“Concierge medicine means you have a direct relationship with your doctor,” says James Maskell, a functional medicine expert and founder of KNEW Health, a community-based health plan. “Unlike most medical systems where the doctor works for the hospital system, and ultimately the insurance company, a concierge doctor is typically in private practice and works for the patient directly.” That means you generally get more face-time with (and access to) your doc.
The way they work is a bit different too: “Most concierge practices have a range of included services for the extra monthly or annual fee paid to the practice directly, outside of insurance.” So while some people who use concierge medicine have additional health insurance just in case, others do not. Much like choosing a low or high deductible plan with regular health insurance, people often choose to add additional insurance based on their health status and level of disposable income.
But lots of people would prefer to be safe than sorry: Many who use concierge medicine opt to take out catastrophic or disability insurance in case of a major accident or serious illness to ensure they’re covered. These plans tend to be less expensive than regular health insurance, but can still add up on top of the cost of concierge health care.
What are the benefits?
The biggest upsides of concierge providers? Longer visits and more personalized attention. People like that. And because of those benefits, more and more versions of concierge medicine are popping up. Parsley Health (New York, Los Angeles, and San Francisco), One Medical (9 cities nationwide), Next Health (Los Angeles), and Forward (New York, Los Angeles, and San Francisco) are just some of the options available at the moment.
“They all offer a much-needed change from the traditional medical model of 15 minutes with the doctor and rare same-day appointment availability, sending many people to urgent care or the ER, or leaving them with their symptoms for days (or months even),” says Dawn DeSylvia, M.D., an integrative physician in Los Angeles. (Related: When You Should Think Twice Before Going to the Emergency Room)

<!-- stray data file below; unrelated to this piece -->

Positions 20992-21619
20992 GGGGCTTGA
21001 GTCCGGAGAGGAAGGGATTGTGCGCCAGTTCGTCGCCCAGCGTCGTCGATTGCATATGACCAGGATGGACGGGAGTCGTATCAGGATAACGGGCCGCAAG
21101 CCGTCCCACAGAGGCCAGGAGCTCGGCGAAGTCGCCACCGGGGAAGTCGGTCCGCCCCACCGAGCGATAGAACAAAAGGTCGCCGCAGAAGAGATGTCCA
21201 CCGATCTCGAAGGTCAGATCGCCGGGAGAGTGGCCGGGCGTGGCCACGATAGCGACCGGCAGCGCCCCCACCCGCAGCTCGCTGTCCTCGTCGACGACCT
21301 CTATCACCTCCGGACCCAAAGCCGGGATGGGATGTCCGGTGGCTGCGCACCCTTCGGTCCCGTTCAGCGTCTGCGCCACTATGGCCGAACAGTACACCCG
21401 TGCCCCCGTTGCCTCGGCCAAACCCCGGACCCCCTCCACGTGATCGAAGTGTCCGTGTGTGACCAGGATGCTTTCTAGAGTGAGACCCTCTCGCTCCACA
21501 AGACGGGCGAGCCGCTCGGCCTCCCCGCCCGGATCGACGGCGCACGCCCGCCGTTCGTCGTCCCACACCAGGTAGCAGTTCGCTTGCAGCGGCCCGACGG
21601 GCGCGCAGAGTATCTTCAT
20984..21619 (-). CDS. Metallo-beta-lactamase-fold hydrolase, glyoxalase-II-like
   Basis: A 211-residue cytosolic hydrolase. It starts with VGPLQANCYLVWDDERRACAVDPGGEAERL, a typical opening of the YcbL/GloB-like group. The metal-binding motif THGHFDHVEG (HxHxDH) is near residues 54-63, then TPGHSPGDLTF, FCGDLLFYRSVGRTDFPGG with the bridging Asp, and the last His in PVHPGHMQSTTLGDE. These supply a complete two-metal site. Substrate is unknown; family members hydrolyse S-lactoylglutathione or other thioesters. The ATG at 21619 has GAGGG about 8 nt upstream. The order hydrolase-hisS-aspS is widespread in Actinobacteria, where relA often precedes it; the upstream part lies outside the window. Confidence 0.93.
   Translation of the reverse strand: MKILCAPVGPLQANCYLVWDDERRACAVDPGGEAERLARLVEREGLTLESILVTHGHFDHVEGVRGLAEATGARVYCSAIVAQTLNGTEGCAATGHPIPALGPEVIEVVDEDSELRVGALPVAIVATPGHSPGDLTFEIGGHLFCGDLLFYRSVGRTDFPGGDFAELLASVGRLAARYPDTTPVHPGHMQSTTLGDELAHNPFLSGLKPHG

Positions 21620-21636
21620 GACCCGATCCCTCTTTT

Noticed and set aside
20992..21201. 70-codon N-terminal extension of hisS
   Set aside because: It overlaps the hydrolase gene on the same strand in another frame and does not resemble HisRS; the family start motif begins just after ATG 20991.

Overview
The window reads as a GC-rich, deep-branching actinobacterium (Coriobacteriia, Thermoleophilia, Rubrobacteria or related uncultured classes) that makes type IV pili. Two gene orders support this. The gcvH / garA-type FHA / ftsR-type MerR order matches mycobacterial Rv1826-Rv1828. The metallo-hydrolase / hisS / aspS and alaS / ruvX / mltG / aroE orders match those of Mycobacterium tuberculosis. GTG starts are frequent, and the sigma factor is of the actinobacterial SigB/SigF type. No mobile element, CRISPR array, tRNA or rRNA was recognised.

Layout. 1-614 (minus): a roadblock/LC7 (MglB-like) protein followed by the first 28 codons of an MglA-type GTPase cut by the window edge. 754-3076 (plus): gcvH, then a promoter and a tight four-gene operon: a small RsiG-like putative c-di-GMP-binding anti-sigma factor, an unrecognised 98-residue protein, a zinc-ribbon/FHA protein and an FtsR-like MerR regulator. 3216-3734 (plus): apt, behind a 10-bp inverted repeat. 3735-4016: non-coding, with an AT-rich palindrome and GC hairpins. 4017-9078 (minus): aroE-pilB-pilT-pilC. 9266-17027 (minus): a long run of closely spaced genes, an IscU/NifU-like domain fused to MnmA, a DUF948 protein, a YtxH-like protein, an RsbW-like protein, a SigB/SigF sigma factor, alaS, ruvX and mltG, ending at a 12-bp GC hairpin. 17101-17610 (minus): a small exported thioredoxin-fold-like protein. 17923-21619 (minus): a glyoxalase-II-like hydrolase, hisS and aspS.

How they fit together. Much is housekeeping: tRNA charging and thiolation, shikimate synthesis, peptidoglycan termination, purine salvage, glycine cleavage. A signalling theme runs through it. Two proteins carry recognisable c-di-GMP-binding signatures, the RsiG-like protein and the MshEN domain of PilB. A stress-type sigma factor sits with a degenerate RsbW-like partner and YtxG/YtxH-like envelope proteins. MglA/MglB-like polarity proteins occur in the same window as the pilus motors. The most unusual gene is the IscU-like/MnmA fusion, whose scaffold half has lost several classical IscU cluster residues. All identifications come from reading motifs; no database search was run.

Concierge medical clinics offer timely access to care, dramatically shorter wait times in the office, and longer visit times with the provider, in which the patient’s true health care needs are more fully meet and treated, says Dr. DeSylvia. Those are pretty huge pros. Making appointments is generally done via an app, online, or by calling the doctor’s office directly.
Plus, with concierge medicine, you may have more choice over the treatments and tests administered, and, for some, this may mean better health long-term. “Many people don’t have adequate insurance coverage or access to medical providers and information and therefore may lack the knowledge to identify health problems and prevent major illness,” explains Joseph Davis, D.O., a reproductive endocrinologist in New York City. “Concierge medicine allows doctors and patients to have a closer relationship and ready access to knowledge and experience. This can help prevent illness by identifying and treating it early.”
Are there any downsides?
So you’re getting more personalized care, more control over which treatments you want, and less time waiting around for your doctor to be available. That’s awesome. But one of the biggest cons of concierge medicine is the price. “Concierge medicine is always more expensive than health insurance, as they do bill your insurance where they can, but then charge an extra cash fee for non-covered services,” says Maskell.
In some cases, that may mean it’s not a good financial option for those with pre-existing or chronic health conditions. “Concierge care typically only covers primary care type services, and so for the severely chronically ill, the majority of the services will be provided by their health-care plan,” explains Maskell. Things like prescription medications and tests that need to be performed in a hospital environment often need to be billed to traditional health insurance.
And just like regular health insurance, there are different price options-from $150 a month for services like Parsley Health (which is meant to be used in conjunction with regular health insurance) to up to $80,000 a year per family for the most exclusive personalized concierge medical practices. Of course, there are plenty of options in between those price points.
That said, if you have the means, adding concierge medicine on top of your regular insurance can be a good idea for those with existing health conditions. Leland Teng, M.D., who runs the first hospital-based concierge medicine program at Virginia Mason in Seattle, says that it’s particularly beneficial for those who have complex medical conditions, travel frequently, or have otherwise busy schedules. Patients are able to contact their doctor from anywhere in the world via cell phone at any time, and they’re also able to schedule house calls as needed.
How to decide if it’s right for you
Interested in trying out a concierge medical plan? Do this first.